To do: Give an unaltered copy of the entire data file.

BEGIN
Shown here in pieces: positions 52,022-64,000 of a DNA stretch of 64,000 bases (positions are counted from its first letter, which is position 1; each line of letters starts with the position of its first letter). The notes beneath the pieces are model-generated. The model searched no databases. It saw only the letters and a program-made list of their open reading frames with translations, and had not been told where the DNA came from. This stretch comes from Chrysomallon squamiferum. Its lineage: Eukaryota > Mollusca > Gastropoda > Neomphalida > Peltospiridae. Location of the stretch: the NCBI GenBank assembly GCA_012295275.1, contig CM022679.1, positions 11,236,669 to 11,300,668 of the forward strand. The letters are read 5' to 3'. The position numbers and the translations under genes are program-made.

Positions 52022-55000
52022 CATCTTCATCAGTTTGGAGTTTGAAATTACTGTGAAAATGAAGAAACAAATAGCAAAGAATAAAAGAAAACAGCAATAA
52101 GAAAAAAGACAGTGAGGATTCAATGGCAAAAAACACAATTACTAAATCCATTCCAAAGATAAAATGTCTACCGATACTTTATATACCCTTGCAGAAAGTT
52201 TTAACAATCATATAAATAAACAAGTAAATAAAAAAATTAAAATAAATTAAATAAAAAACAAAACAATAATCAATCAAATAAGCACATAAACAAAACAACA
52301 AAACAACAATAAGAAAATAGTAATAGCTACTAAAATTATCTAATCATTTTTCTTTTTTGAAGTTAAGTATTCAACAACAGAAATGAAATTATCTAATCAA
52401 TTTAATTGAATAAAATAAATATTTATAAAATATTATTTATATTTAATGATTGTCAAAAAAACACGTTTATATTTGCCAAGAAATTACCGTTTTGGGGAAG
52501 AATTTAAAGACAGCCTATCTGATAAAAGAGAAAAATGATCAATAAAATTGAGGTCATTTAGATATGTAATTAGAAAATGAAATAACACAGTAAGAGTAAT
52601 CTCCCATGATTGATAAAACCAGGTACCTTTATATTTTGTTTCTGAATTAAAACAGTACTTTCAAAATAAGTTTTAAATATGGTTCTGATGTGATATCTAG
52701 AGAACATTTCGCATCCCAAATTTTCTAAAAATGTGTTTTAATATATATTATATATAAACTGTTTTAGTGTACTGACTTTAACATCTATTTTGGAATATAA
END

Shown here in pieces: positions 52,022-64,000 of a DNA stretch of 64,000 bases (positions are counted from its first letter, which is position 1; each line of letters starts with the position of its first letter). The notes beneath the pieces are model-generated. The model searched no databases. It saw only the letters and a program-made list of their open reading frames with translations, and had not been told where the DNA came from. This stretch comes from Chrysomallon squamiferum. Its lineage: Eukaryota > Mollusca > Gastropoda > Neomphalida > Peltospiridae. Location of the stretch: the NCBI GenBank assembly GCA_012295275.1, contig CM022679.1, positions 11,236,669 to 11,300,668 of the forward strand. The letters are read 5' to 3'. The position numbers and the translations under genes are program-made.

Positions 52022-55000
52022 CATCTTCATCAGTTTGGAGTTTGAAATTACTGTGAAAATGAAGAAACAAATAGCAAAGAATAAAAGAAAACAGCAATAA
52101 GAAAAAAGACAGTGAGGATTCAATGGCAAAAAACACAATTACTAAATCCATTCCAAAGATAAAATGTCTACCGATACTTTATATACCCTTGCAGAAAGTT
52201 TTAACAATCATATAAATAAACAAGTAAATAAAAAAATTAAAATAAATTAAATAAAAAACAAAACAATAATCAATCAAATAAGCACATAAACAAAACAACA
52301 AAACAACAATAAGAAAATAGTAATAGCTACTAAAATTATCTAATCATTTTTCTTTTTTGAAGTTAAGTATTCAACAACAGAAATGAAATTATCTAATCAA
52401 TTTAATTGAATAAAATAAATATTTATAAAATATTATTTATATTTAATGATTGTCAAAAAAACACGTTTATATTTGCCAAGAAATTACCGTTTTGGGGAAG
52501 AATTTAAAGACAGCCTATCTGATAAAAGAGAAAAATGATCAATAAAATTGAGGTCATTTAGATATGTAATTAGAAAATGAAATAACACAGTAAGAGTAAT
52601 CTCCCATGATTGATAAAACCAGGTACCTTTATATTTTGTTTCTGAATTAAAACAGTACTTTCAAAATAAGTTTTAAATATGGTTCTGATGTGATATCTAG
52701 AGAACATTTCGCATCCCAAATTTTCTAAAAATGTGTTTTAATATATATTATATATAAACTGTTTTAGTGTACTGACTTTAACATCTATTTTGGAATATAA